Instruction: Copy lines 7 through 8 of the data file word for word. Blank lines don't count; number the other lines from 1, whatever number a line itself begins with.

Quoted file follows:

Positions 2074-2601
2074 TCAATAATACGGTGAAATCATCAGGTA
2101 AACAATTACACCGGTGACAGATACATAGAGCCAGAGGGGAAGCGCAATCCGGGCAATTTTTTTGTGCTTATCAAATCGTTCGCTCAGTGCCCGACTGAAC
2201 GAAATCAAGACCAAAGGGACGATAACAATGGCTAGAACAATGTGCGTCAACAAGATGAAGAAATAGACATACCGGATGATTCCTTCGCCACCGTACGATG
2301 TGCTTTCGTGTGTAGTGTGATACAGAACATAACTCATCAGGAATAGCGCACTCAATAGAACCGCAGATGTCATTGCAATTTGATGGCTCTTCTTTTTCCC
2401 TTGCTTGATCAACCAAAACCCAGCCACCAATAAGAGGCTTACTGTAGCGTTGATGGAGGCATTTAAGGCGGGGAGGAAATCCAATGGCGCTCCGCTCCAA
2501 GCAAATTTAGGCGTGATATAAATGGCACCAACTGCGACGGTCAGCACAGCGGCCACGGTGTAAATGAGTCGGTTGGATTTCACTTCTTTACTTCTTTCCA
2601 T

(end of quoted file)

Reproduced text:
2501 GCAAATTTAGGCGTGATATAAATGGCACCAACTGCGACGGTCAGCACAGCGGCCACGGTGTAAATGAGTCGGTTGGATTTCACTTCTTTACTTCTTTCCA
2601 T